Thinking and caring about cognitive inconsistency: when and for whom does attitudinal ambivalence feel uncomfortable?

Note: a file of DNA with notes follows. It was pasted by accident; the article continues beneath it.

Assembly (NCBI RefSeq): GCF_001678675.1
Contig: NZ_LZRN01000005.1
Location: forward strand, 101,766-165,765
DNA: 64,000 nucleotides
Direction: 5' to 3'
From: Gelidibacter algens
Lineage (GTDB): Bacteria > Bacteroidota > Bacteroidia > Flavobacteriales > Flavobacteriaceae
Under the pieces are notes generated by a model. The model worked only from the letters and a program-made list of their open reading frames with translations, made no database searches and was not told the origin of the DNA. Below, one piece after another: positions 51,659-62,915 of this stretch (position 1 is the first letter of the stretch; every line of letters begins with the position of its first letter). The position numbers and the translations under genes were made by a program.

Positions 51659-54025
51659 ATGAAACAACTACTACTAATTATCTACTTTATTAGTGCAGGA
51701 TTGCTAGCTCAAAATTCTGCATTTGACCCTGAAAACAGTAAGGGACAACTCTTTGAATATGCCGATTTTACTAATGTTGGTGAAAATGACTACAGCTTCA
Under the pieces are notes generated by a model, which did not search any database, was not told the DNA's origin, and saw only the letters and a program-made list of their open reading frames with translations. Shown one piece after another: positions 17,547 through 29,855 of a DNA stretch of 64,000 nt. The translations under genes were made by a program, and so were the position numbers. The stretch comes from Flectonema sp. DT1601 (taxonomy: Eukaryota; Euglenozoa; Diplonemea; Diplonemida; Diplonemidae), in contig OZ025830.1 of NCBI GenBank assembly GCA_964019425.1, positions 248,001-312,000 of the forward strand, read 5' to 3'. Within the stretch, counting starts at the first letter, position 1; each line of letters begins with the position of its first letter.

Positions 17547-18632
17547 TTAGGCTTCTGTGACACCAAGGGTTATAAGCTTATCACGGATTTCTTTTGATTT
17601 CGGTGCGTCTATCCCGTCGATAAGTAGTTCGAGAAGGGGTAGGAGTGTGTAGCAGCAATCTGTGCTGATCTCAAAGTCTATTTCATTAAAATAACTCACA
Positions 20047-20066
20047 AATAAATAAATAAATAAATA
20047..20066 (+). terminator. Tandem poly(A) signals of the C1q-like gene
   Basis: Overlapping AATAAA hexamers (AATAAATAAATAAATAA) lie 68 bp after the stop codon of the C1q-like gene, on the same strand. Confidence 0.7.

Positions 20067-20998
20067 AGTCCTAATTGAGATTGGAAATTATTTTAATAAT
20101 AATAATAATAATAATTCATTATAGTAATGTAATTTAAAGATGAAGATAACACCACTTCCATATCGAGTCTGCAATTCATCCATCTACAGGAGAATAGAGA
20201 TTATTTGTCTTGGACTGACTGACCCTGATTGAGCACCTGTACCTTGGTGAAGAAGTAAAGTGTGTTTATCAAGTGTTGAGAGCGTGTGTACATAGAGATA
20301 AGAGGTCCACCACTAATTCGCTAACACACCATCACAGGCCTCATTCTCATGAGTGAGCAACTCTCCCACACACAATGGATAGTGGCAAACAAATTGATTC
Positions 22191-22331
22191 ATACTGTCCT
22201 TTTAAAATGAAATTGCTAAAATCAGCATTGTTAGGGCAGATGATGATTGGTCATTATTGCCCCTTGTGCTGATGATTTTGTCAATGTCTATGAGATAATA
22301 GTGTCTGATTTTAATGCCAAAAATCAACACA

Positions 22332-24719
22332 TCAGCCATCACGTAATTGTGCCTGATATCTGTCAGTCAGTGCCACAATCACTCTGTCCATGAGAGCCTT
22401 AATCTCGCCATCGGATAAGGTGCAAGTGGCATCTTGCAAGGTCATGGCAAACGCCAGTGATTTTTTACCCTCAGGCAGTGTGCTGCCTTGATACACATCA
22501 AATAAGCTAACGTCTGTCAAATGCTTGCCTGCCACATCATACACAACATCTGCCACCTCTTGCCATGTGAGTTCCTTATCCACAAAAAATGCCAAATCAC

The relation between conflicting evaluations of attitude objects (potential ambivalence) and associated unpleasant feelings (felt ambivalence) was investigated. Participants indicated their potential and felt ambivalence about capital punishment (Studies 1 and 2) and abortion (Studies 1-3). The simultaneous accessibility (J. N. Bassili, 1996) of participants' potential ambivalence (i.e., how quickly and equally quickly conflicting evaluations came to mind) was measured using response latency (Studies 1-3) and manipulated by repeated expression (Study 3). The relation between potential ambivalence and felt ambivalence was strongest when potential ambivalence was high in simultaneous accessibility (Studies 1-3). This pattern was most pronounced for participants who were high in preference for consistency (Study 3; R. B. Cialdini, M. R. Trost, & T. J. Newsom, 1995). Similarities of ambivalence and cognitive dissonance constructs are discussed.